Timor-Leste is facing one of the toughest challenges: to create jobs for a rapidly growing young population. This has been a key priority for the government’s economic policy goals since the early stage of independence. In spite of this intention, working through a complex environment and overcoming structural and institutional issues has proven to be a difficult endeavor.
In the last 10 years, the government’s economic policies, particularly fiscal policy, have been shaped by the windfall from petroleum revenues. Petroleum revenues enable the government to stimulate domestic consumption through direct or indirect subsidies. In the meantime, the government’s fiscal policy has been oriented toward capital accumulation. Public investment for infrastructure alone accounts for more than 30 percent of the government’s annual spending.
This strategy has seen some results. Timor-Leste has experienced modest economic growth, particularly in its non-oil GDP. Domestic consumption, including household consumption, has increased significantly, driving consumption-based poverty to decline. Wealth acquisition among households for durable goods has also increased. Other indicators of individuals’ well-being are also improving, such as school enrollment, life expectancy, and the child and maternal mortality rates.
Despite these positive developments, one continuing issue is the creation of new jobs. This is very critical because not much new formal employment has been created in the last 10 years amid modest economic growth. The 2015 census – the most recent one conducted in Timor-Leste – showed that the 4.8 percent employment growth every year between 2010 and 2015 was primarily due to growth in self-employment or own-account employment.
While the share of agriculture employment in overall employment declined, outside of Dili, the agriculture sector is sill dominant, accounting for between 65 to and 75 percent of employment. The rate of industrial employment remains unchanged. Although there has been a substantial increase in employment in the service sector, this sector to a large extent is concentrated in the capital. Outside of Dili, agriculture employment is still dominant. Without much employment, and with people facing economic hardship, it is the government’s subsidies that continue to maintain the current level of domestic consumption.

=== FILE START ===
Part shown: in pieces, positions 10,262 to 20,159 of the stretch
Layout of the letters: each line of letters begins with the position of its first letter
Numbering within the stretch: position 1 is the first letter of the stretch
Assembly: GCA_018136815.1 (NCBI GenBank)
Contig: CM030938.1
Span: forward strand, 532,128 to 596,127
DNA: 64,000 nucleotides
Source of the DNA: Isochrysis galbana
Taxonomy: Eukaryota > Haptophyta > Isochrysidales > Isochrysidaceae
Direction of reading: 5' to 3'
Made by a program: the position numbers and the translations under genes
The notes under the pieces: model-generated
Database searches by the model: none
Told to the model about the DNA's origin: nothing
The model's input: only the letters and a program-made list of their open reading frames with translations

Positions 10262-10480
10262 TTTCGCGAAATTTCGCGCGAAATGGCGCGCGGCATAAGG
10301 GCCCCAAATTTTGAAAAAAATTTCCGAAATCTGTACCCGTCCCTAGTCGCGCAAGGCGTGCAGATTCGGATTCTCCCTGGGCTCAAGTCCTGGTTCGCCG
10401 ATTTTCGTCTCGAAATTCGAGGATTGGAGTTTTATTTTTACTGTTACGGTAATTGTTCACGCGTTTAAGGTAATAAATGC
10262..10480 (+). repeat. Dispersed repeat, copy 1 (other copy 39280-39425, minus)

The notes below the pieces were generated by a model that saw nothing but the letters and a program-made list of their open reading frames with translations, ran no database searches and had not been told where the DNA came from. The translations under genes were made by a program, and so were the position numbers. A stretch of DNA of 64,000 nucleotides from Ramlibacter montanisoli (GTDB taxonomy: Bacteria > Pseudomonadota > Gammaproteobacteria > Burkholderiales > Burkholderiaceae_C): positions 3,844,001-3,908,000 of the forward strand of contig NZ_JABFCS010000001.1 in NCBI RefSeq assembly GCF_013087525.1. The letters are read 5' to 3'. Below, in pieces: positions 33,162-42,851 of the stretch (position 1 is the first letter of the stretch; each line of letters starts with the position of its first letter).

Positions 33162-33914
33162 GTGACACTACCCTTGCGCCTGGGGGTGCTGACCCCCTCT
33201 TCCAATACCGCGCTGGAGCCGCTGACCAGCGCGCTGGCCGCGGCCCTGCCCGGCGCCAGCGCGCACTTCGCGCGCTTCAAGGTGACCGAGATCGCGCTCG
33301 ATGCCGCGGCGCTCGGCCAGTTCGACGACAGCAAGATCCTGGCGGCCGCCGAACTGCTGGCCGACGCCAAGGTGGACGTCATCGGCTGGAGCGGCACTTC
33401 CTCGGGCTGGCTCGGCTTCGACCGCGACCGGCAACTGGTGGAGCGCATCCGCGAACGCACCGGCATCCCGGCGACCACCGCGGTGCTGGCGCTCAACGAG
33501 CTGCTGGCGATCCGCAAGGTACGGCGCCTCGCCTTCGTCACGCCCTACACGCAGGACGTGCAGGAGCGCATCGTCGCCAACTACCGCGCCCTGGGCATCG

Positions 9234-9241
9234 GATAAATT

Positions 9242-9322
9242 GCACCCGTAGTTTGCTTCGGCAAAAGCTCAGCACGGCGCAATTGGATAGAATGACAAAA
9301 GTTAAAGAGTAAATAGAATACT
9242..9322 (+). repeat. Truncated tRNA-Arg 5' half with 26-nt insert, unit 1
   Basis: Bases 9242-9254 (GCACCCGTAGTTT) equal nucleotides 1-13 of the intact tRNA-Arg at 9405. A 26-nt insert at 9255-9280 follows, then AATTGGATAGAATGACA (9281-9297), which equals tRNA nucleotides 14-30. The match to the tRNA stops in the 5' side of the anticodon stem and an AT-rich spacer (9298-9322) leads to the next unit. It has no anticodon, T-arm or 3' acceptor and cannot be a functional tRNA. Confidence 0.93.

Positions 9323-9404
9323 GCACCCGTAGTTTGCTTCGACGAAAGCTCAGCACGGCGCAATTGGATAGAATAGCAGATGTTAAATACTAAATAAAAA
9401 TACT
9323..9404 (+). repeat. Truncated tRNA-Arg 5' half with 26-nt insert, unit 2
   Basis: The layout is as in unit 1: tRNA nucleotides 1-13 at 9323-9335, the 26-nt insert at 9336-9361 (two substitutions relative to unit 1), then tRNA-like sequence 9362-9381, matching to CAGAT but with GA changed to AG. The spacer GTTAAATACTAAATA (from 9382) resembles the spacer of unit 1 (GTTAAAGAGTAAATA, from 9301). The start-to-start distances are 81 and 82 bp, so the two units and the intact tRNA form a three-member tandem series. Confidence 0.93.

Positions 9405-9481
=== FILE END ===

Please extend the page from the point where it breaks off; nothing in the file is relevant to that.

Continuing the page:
Even with the limited jobs available in the public and the private sector, the issue of productivity and a mismatch between demand and supply are having a big impact on the labor market. Some studies highlight a lack of basic quantitative skills and basic soft skills such as work ethic, communication skills, and teamwork.
The lack of employment is the direct consequence of the existing economic structure. The oil sector, although it accounts for more than 70 percent of Timor-Leste’s total GDP, does not generate many direct employment opportunities. The public sector, on the other hand, has expanded rapidly, and turned itself into the biggest employer in the formal sector. Productive sectors like agriculture have been experiencing a declining trend in term of GDP share, while the manufacturing sector is stagnant.
The private sector should play a bigger role in employment creation. As of now, private sector investment is extremely low, around 10 percent of non-oil GDP, according to the 2016 National Account Report. The World Bank’s 2018 Doing Business Report cites several structural impediments for doing business in Timor-Leste, namely: enforcing contracts, registering property, access to credit, and resolving insolvency. The 2015 Enterprise Survey also cites political instability, corruption, access to finance as the three biggest obstacles for businesses.
Making things worse is the ongoing political uncertainty, which has further undermined trust in the existing political institutions. From the business side, a study by the Market Development Facility identifies several structural problems facing Timor-Leste, namely limited sectoral knowledge and business management experience, internal management issues, and organizational issue.
Government officials have on many occasions stated the intention to address these obstacles so that the private sector can flourish and generate new jobs. It is an essential part of any economic diversification strategy. However, addressing the issue of the private sector will not automatically address the employment issue. As the Business Activities Survey consistently shows, although incomes and profits in the private sector have been growing consistently during the last few years, that is not always associated with new reinvestment and new jobs being created by the business sector. Furthermore, private sector activities have been largely concentrated in Dili, where the money is; therefore private sector employment is largely a Dili-based phenomenon. Without proper policy guidelines, this trend will continue.
Creating an economy that provides jobs for the population is critical. It is jobs that bridge the potential divide between economic growth, increased income, and individual well-being. Without employment, more people will be deprived even amid economic growth. Lack of employment, particularly for the youth, can be a source of social and political unrest.
Timorese government officials have good intentions. However, a new approach and new policy are required to realize their hopes. Achieving economic growth and promoting private sector investment alone are not sufficient to accommodate the high demand for employment.
Guteriano Neves is an independent policy analyst based in Dili. The views expressed here are the author’s own and do not represent any institutions that the author is affiliated with.